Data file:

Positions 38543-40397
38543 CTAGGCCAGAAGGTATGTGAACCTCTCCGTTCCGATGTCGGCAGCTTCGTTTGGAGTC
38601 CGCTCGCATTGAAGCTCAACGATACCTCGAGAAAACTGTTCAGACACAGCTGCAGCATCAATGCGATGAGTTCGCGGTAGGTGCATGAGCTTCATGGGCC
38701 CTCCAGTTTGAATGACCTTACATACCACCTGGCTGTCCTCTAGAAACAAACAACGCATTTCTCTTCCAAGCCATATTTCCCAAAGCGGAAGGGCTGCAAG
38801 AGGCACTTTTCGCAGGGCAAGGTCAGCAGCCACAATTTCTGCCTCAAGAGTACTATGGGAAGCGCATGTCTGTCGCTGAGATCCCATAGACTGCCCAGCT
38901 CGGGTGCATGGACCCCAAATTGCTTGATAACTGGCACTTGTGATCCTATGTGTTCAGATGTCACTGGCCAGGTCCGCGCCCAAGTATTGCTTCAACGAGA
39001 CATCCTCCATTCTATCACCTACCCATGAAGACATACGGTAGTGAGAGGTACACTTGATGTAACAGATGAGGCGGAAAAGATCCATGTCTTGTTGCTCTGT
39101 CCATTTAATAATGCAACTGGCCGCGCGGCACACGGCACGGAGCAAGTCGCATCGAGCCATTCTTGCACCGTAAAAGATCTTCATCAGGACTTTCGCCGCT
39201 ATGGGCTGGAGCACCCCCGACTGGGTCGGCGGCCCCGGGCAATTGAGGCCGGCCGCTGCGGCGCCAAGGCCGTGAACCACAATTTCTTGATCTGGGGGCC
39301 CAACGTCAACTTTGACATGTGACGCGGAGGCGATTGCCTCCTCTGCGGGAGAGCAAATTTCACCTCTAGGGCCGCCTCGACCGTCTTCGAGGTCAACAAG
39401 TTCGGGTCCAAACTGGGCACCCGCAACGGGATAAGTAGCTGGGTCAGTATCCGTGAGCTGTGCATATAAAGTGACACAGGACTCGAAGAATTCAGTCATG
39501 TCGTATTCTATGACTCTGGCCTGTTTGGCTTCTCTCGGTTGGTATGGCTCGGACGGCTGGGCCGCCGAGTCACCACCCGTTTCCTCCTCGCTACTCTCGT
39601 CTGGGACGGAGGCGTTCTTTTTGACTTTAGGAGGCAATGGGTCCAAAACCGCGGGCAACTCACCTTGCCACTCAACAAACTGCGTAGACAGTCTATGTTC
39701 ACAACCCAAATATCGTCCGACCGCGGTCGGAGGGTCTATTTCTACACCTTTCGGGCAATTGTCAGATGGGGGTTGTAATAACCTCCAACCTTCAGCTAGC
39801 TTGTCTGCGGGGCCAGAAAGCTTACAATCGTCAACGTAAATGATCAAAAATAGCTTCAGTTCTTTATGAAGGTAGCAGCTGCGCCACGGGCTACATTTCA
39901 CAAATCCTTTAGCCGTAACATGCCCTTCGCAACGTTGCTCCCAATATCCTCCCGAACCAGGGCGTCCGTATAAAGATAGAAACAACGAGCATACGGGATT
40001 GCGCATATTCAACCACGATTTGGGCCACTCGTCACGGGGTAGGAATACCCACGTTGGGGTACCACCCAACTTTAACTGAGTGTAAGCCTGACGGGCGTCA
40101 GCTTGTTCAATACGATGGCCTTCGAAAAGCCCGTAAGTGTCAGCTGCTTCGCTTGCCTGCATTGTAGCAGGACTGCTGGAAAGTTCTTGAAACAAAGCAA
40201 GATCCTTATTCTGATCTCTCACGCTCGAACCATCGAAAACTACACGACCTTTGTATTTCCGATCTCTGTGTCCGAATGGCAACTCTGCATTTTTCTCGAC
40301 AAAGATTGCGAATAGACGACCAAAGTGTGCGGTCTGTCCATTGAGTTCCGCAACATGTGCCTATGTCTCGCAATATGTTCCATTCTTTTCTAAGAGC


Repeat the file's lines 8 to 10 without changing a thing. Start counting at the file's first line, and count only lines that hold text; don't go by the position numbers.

39101 CCATTTAATAATGCAACTGGCCGCGCGGCACACGGCACGGAGCAAGTCGCATCGAGCCATTCTTGCACCGTAAAAGATCTTCATCAGGACTTTCGCCGCT
39201 ATGGGCTGGAGCACCCCCGACTGGGTCGGCGGCCCCGGGCAATTGAGGCCGGCCGCTGCGGCGCCAAGGCCGTGAACCACAATTTCTTGATCTGGGGGCC
39301 CAACGTCAACTTTGACATGTGACGCGGAGGCGATTGCCTCCTCTGCGGGAGAGCAAATTTCACCTCTAGGGCCGCCTCGACCGTCTTCGAGGTCAACAAG